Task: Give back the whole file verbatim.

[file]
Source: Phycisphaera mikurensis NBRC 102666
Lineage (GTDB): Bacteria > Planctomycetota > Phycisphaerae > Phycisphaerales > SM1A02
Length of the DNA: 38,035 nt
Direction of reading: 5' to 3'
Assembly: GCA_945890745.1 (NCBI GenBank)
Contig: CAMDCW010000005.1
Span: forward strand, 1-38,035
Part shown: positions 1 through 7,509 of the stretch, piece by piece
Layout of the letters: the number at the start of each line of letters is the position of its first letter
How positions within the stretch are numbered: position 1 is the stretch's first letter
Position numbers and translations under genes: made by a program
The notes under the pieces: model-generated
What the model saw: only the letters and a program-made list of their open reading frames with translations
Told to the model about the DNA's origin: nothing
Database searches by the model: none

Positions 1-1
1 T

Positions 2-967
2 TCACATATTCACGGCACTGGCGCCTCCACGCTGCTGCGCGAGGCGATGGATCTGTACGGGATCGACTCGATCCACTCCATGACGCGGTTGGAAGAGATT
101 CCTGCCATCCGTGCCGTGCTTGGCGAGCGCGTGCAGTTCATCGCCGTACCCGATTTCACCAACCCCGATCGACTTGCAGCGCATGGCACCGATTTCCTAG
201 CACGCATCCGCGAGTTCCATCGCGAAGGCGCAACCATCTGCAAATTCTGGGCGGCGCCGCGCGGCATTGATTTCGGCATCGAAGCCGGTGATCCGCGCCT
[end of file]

Source: Phycisphaera mikurensis NBRC 102666
Lineage (GTDB): Bacteria > Planctomycetota > Phycisphaerae > Phycisphaerales > SM1A02
Length of the DNA: 38,035 nt
Direction of reading: 5' to 3'
Assembly: GCA_945890745.1 (NCBI GenBank)
Contig: CAMDCW010000005.1
Span: forward strand, 1-38,035
Part shown: positions 1 through 7,509 of the stretch, piece by piece
Layout of the letters: the number at the start of each line of letters is the position of its first letter
How positions within the stretch are numbered: position 1 is the stretch's first letter
Position numbers and translations under genes: made by a program
The notes under the pieces: model-generated
What the model saw: only the letters and a program-made list of their open reading frames with translations
Told to the model about the DNA's origin: nothing
Database searches by the model: none

Positions 1-1
1 T

Positions 2-967
2 TCACATATTCACGGCACTGGCGCCTCCACGCTGCTGCGCGAGGCGATGGATCTGTACGGGATCGACTCGATCCACTCCATGACGCGGTTGGAAGAGATT
101 CCTGCCATCCGTGCCGTGCTTGGCGAGCGCGTGCAGTTCATCGCCGTACCCGATTTCACCAACCCCGATCGACTTGCAGCGCATGGCACCGATTTCCTAG
201 CACGCATCCGCGAGTTCCATCGCGAAGGCGCAACCATCTGCAAATTCTGGGCGGCGCCGCGCGGCATTGATTTCGGCATCGAAGCCGGTGATCCGCGCCT